It is with the greatest of pleasure that I welcome Historical Fiction author, Joan Fallon, on to the blog. Joan is going totell us about her inspirations behind her fabulous book…
The Shining City
This is the story of a city, a city that is now in ruins: Madinat al Zahra. The year is 947 AD, a time when southern Spain is under the rule of the Moors. The ruler, Caliph al Rahman III is rich, powerful and cultured. His lands are, at long last, at peace and the capital, Córdoba, is considered to be not only the most beautiful city in the civilised world but also the seat of learning and culture. Against this background we meet the artisan Qasim - he and his family have moved to Madinat al Zahra to make their fortune as potters. Qasim is a good husband and father. He works hard, says his prayers and keeps out of trouble. But Qasim has a secret; his past is not what it seems. When a stranger arrives asking questions about him, he is worried that his secret will be discovered and everything he has worked for will be destroyed. He has to take action.
The first book in my historical fiction series, The al-Andalus trilogy, is called ‘The Shining City.’ It is a novel based on the story of a family of Moorish artisans—potters—who lived in the 10th century in southern Spain, only a short distance from where I am living now. Since moving to Spain I had become fascinated with the country’s Moorish heritage and long considered writing a book set at some point during the 700 years of their occupation. The reason I was inspired to write this particular story was because, back in 2000, I picked up a leaflet about an exhibition of Umayyad art that was to be held in a place called Madinat al-Zahra, just outside the city of Córdoba. The Umayyads were the rulers of the Muslim world until the 8th century and rulers of Spain after that for almost 250 years. The exhibition was excellent but I was more impressed by the site they had chosen for it: Madinat al-Zahra. This was the ruins of a palace/city built by Abd al-Rahman III just after he proclaimed himself Caliph of al-Andalus—the name that was given to present day Andalusia. The city was reputed to have been the most wonderful in the western world and covered the entire hillside—25,000 men worked on constructing it. Abd al-Rahman III himself had 400 rooms in the palace. It was filled with marble and gold, exquisite engravings and silk hangings, a palace fit for a caliph. It was said that 800 loaves of bread were used each day just to feed the fish in the fountains and lakes. And what was even more fascinating to me was the length of time that the city was in existence. Work was started on it in the year 936 AD and only 70 years later it was already abandoned, and falling into decay. For the next thousand years it was looted, its beautiful buildings broken down and used as building materials—you can find pillars and masonry from the city incorporated in the building of neighbouring cities, including Málaga—until it was as it is today, a ruin. This is the place that inspired my novel.
I have always been interested in social history and so decided to write the story of a Moorish family of artisans who had gone to Madinat al-Zahra to work but before I could start I had to learn something of what life was like, not just in that city but in Moorish Spain in the 10th century. It was a time known as The Golden Age, a period of peace and stability, with a culture and civilisation far beyond the rest of Europe. The more I read, the more I became impressed with the achievements of those early Moorish conquerors and was surprised to learn that the women of the time had much more freedom, education and rights than one might imagine.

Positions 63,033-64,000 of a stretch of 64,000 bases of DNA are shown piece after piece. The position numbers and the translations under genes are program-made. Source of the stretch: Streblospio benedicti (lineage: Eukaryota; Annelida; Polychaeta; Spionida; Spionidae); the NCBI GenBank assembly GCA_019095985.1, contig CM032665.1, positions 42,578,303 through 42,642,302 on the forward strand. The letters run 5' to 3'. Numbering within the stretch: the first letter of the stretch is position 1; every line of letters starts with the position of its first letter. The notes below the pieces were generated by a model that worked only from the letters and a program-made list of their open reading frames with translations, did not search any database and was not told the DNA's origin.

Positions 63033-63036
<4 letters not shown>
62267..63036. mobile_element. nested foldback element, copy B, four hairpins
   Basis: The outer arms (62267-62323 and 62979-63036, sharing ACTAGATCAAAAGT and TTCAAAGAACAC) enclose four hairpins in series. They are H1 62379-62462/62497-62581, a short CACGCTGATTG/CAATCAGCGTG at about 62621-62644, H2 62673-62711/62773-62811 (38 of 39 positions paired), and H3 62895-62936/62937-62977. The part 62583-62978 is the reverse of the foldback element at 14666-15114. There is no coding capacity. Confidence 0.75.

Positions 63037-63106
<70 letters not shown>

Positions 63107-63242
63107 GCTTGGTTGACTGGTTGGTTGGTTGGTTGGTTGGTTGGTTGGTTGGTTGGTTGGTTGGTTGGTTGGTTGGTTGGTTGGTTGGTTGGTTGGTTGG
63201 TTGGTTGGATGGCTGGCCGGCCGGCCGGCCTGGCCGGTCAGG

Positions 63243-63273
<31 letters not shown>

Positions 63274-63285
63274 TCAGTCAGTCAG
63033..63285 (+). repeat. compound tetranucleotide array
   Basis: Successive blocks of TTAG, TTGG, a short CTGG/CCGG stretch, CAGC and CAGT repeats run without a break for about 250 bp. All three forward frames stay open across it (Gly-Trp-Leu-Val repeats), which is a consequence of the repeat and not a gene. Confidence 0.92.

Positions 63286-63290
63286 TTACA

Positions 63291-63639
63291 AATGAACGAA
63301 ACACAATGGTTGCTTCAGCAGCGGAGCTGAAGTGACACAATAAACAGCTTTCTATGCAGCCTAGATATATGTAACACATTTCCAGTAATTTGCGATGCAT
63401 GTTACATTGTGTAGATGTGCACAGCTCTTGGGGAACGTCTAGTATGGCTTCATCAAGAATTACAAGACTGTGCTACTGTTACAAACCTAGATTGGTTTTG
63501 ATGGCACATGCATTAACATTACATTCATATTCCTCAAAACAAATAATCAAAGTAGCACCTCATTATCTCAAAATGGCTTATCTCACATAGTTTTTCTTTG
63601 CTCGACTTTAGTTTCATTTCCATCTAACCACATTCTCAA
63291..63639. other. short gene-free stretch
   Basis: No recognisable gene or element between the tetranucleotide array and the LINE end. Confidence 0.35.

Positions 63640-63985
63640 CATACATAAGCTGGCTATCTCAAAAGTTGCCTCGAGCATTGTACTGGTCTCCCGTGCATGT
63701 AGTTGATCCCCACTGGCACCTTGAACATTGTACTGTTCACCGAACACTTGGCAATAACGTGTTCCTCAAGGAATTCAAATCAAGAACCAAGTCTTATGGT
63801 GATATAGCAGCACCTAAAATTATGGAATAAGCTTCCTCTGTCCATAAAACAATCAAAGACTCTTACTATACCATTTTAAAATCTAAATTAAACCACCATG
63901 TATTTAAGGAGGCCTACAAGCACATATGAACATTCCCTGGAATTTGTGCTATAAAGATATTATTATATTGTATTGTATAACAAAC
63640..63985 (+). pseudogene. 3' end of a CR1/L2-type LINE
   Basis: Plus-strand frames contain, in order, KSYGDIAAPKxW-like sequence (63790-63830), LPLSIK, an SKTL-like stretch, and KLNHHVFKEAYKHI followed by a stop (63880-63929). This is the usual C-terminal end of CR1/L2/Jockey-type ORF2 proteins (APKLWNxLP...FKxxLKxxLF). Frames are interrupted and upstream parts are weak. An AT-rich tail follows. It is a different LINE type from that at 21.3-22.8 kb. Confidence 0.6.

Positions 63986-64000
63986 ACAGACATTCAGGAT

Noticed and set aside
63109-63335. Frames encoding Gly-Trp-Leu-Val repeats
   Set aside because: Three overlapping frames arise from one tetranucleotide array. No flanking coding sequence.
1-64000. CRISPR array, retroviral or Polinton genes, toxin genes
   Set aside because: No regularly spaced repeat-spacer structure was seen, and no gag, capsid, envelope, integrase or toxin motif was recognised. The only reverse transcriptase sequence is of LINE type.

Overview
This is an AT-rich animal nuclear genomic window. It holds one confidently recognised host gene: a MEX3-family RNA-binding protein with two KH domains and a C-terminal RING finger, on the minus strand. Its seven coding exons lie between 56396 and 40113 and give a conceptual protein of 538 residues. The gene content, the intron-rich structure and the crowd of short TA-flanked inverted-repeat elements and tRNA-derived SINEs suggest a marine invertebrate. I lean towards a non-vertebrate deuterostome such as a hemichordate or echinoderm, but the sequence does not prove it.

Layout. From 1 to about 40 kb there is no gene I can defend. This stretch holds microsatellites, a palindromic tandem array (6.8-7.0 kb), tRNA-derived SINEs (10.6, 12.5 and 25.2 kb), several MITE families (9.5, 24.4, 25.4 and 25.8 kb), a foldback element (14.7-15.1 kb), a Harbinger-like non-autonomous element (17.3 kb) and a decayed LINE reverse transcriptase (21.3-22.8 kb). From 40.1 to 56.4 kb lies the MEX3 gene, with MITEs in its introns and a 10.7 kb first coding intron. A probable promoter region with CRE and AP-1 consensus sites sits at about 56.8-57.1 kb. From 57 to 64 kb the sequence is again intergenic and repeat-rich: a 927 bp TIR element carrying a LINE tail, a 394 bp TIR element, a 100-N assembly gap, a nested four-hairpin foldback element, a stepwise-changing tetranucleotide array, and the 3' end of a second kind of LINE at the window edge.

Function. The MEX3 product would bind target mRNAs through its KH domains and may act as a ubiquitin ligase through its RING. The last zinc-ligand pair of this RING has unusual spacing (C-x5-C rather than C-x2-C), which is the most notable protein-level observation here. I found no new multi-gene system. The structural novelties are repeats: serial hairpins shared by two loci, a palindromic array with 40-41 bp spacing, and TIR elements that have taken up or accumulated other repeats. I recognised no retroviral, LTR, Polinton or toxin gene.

The title of the novel comes from the Arab word, Zahra which means brilliant or shining. Considering the amount of gold and precious metals used in the construction of the palace, it seemed appropriate to call my novel ‘The Shining City.’
But the inspiration didn’t stop there because I soon became aware that not only did the city itself fall into decay but the Umayyad dynasty was destined to end within two generations. Abd-Rahman III’s son and heir was homosexual and it was thought he would never produce an heir. The incredible story of how he was manipulated into producing two sons forms the basis of the second book in the trilogy. It is very true that truth can sometimes be stranger than fiction.
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About the author
Born in Scotland, Joan Fallon has always wanted to be a writer. Books are her passion and she grew up reading everything she could get her hands on. Although writing was always a major part of her work, both as a teacher and later, as a management consultant and trainer, it wasn’t until ten years ago that she had the opportunity to devote herself to being a novelist. It was when she moved to Spain that she decided that the time had come to take her writing seriously. She enrolled in an Open University course in Creative Writing - the same university where she obtained her Bachelor of Arts (Honours) Open in the early eighties - and hasn’t stopped writing since. Because her working life, during the 1970s and through to the nineties, was that of a woman struggling for recognition in a man’s world, almost all her books have a strong female protagonist. She writes mainly about women and the challenges they have to face because she understands them best. She also likes to write about the past, but not kings and queens, rather the social fabric of society. To date she has written four historical novels, five contemporary novels and one book of non-fiction. Joan is a member of the Society of Authors and the Alliance of Independent Authors.